5. 5. and Morgan Stanley became bank holding companies. Exacerbating the economic downturn was the industry-wide decision of bank lenders to limit the credit supply. The plunge in-house prices was coupled with a 52percent drop in the S&P 500 stock price index from October 9, 2007 to November 20, 2008, and an oil priceshock.Such shocks also slowed the demand for credit as a result of weaker future growth of income and profits.Unemployment has also reached dizzying heights for the U.S. Since December 2007, 2.6 million workers havebeen left jobless. Typically, the U.S. has an unemployment rate that is approximately half of that of itsEuropean counterparts. Now, the unemployment rate in the U.S. is nearly touching on low double digits.In the current global business environment, markets and economies around the world have become much moreinterconnected. From an economic perspective, one could accurately assess this situation as strong positivecorrelations among such nations. This tying together of the worlds economies is linked to global markets andinternational trade.The U.S. recession has also had negative ramifications on its trading partners: according to the Economic CycleResearch Institute (ECRI) six of the worlds seven major developed countries that make up the G7 are nowexperiencing a recession. Global gross domestic product (GDP), according to the International Monetary Fund,is expected to decline by at least one-half basis points - the first annual decline in world GPD in 60 years.The simultaneous slowing in economic growth in most of the worlds largest economies also had a negativeimpact on the U.S. economy as exports were a key source of U.S. economic growth in 2004-07. The "creditcrunch," as media outfits described the current situation, has global implications because international investorsare involved. There was a distribution of ABS composed of risky mortgages packaged and sold to banks,investors, and pension funds around the globe. These repackaged debt securities became much moresophisticated, as it was unclear how to define who owned the property, and the crisis really developed from themis-pricing of the risk of these products.The government response to this economic crisis was to provide about $1.1 trillion in new liquidity, as well ashundreds of billions of dollars in new capital for flailing institutions. The idea in Washington, D.C. was thatdeclining house prices triggered a financial crisis that could be alleviated only through government action (Hall& Woodward, 2009). Both the Federal Reserve Bank (Fed) and the federal government supported a stimulus tohelp restore full employment and offset the recession by lifting house prices and the condition of institutionsthat are holding mortgages.The U.S. Treasury Department (Treasury), under the guidance of former Treasury Secretary Henry Paulson,created the Troubled Asset Relief Program (TARP) to recapitalize a range of financial institutions through aseries of quasi-permanent loans. It has invested in banks, AIG, and even one non-financial company, GeneralMotors. TARP has been designed to add capital to the firms which receive a TARP injection because thesefirms do not have to pay it back until convenient. This program has been thought of as an important means ofproviding liquidity in the financial markets, as the added capital makes banks more willing to lend by reducingtheir fears of becoming insolvent due to an inability to meet their obligations should asset prices decline. Up tonow, banks have hoarded liquidity to cover any losses they might experience on their own books.Furthermore, the Obama administration has collaborated with Congress to create a fiscal stimulus program - theAmerican Recovery and Reinvestment Act of 2009 (ARRA). The stimulus is well-diversified across the U.S.and has been distributed in the form of spending increases and tax cuts. The purpose of the tax cuts is primarilyto reduce the cost of labor or improve incentives to work. Removing sales taxes and gradually bringing themback in effect has been an idea proposed in this legislation and would stimulate immediate consumptionspending. 5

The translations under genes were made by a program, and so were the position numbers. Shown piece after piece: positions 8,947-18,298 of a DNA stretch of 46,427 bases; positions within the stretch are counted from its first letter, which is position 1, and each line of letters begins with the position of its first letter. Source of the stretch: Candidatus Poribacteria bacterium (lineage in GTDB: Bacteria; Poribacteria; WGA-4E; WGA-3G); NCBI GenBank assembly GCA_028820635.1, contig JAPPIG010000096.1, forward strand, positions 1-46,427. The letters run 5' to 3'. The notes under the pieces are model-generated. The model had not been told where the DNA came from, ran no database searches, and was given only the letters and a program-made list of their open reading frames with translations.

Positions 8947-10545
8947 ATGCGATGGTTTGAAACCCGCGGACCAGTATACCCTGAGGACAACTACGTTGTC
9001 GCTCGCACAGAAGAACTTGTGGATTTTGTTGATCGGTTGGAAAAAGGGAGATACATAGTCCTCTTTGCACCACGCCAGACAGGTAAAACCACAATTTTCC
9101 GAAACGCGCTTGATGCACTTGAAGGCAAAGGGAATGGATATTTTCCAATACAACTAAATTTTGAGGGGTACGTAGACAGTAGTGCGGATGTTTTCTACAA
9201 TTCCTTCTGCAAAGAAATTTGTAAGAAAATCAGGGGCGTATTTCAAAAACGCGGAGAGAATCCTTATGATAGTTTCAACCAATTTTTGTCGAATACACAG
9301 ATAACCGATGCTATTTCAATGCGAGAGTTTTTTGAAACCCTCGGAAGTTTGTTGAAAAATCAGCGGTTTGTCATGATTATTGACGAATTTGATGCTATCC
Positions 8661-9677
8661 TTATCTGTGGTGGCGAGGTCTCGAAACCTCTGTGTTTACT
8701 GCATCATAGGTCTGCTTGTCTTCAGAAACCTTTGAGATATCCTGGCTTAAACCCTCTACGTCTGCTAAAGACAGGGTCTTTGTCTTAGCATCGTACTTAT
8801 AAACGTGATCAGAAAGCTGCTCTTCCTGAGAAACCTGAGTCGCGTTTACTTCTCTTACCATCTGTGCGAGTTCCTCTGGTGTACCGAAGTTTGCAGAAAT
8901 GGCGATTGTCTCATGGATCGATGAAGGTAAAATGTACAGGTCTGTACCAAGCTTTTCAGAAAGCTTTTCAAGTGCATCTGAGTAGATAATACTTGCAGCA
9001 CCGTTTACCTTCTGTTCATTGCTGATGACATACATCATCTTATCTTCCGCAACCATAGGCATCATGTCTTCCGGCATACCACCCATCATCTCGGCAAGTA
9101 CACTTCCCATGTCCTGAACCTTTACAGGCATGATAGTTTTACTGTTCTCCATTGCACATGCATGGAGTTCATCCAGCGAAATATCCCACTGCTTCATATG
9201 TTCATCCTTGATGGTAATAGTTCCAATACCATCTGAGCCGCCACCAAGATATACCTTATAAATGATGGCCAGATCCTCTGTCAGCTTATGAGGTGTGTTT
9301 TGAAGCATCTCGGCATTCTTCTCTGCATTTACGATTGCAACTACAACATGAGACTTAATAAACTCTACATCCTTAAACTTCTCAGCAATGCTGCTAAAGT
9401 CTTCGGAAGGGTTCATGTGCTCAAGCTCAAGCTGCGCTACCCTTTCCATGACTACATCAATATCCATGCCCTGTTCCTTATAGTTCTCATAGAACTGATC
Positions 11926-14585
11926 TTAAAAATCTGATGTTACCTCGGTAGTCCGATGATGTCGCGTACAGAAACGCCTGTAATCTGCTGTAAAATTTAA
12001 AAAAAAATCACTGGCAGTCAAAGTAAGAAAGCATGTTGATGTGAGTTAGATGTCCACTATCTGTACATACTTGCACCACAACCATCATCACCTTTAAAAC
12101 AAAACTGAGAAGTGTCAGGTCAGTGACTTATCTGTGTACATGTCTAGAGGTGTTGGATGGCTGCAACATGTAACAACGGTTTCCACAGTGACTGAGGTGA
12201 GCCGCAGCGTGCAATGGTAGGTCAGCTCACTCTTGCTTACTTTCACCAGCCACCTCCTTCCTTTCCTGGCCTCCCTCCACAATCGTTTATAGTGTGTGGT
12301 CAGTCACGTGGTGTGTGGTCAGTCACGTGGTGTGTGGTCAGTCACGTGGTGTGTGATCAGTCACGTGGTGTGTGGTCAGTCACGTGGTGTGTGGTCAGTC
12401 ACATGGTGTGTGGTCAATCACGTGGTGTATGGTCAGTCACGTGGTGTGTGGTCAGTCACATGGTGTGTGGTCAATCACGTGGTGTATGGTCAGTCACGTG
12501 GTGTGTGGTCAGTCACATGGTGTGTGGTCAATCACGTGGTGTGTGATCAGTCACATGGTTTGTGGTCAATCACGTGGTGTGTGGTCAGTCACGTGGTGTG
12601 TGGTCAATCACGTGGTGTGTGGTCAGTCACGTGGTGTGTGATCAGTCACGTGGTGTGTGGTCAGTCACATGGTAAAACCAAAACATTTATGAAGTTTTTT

6. 6. On June 10, 2009, the Treasury issued an Interim Final Rule (IFR) in regards to executive compensation andcorporate governance provisions of the Emergency Stabilization Act of 2008 (EESA), later amended by theARRA. The IFR applies to firms that received or will receive financial assistance under the TARP andconsolidates or overrides previous Treasury rulings on executive compensation. However, there are exemptionsfrom certain provisions for TARP recipients that do not have outstanding obligations to the government.Firms with outstanding TARP obligations are prohibited from paying or accruing any bonus, retention award, orincentive compensation to certain employees. Depending on the size of the TARP financial assistance, this mayapply only to the single most highly paid employee. Larger firms have restrictions that apply to a greaternumber of employees. For instance, the highest paid employee is the only individual bound by this provision infirms receiving less than $25 million in financial assistance. The rule applies to the five most highlycompensated employees of a TARP recipient receiving between $25 million to less than $250 million infinancial assistance. Restrictions apply to a greater number of employees for TARP recipients receiving higheramounts of assistance.Golden parachutes for senior executive officers of firms receiving TARP assistance are now prohibited; thesesenior executives typically include the principal executive officer, principal financial officer, and the three mosthighly compensated executives. Furthermore, a provision in the IFR allows firms to seek a recovery or"clawback" of any bonus, retention award, or incentive compensation paid or accrued to a senior executive orone of the next 20 highly compensated employees when payments or accruals were based on materiallyinaccurate financial statements or any other materially inaccurate performance metric criteria.A compensation committee composed of independent members of the Board of Directors of TARP recipientsmust be established by September 14, 2009, if not already in existence. The IFR states three main purposes forthe creation of this committee. The compensation committee must discuss, evaluate, and review executivecompensation plans to ensure that there are no incentives to encourage taking unnecessary and excessive risksthat could threaten the value of the TARP recipient. Secondly, a similar discussion, evaluation and review withsenior executives will be made to prevent compensation plans from encouraging a focus on short-term resultsrather than long-term creation. Lastly, this process will be implemented in order to discourage the manipulationof reported earnings to enhance compensation. All three provisions protect the stakeholders of a firm, whetherpublicly traded or privately owned. In addition, Boards of Directors are required to offer "say on pay", anonbinding shareholder vote on executive compensation.Another important development in the IFR relating to executive compensation is a requirement for TARPrecipients to develop an excessive or luxury expenditure policy. Such expenditures include: entertainment orevents; office or facility renovations; aviation or other transportation services; or any other similar perks orevents that are not reasonable for staff development, performance incentives, or other similar expendituresincurred in the normal course of business. This provision is implemented to prevent situations such as theexecutive officers of the Big Three carmakers who chartered private jets to Washington, D.C. to seek financialassistance from the government. Such spending excesses will be eradicated with the implementation of this IFRguideline.The issue regarding executive compensation in industry has been an ongoing concern at least since the 1980s, asthe pay differential between senior executive officers and those of "rank-and-file" workers continues to spreadsignificantly, much to the dismay of the public at large. This paper looks specifically at this topic as it relates tothe financial industry, paying special attention to the recent events leading to the current recession in the U.S.While many financial firms - and certainly all of the "bulge bracket" firms - have acted in aggregate in a similarmanner to other businesses, more scrutiny is placed on this industry due to its direct involvement in the creditcrunch and subsequent recession both domestically and in many partnering nations abroad. 6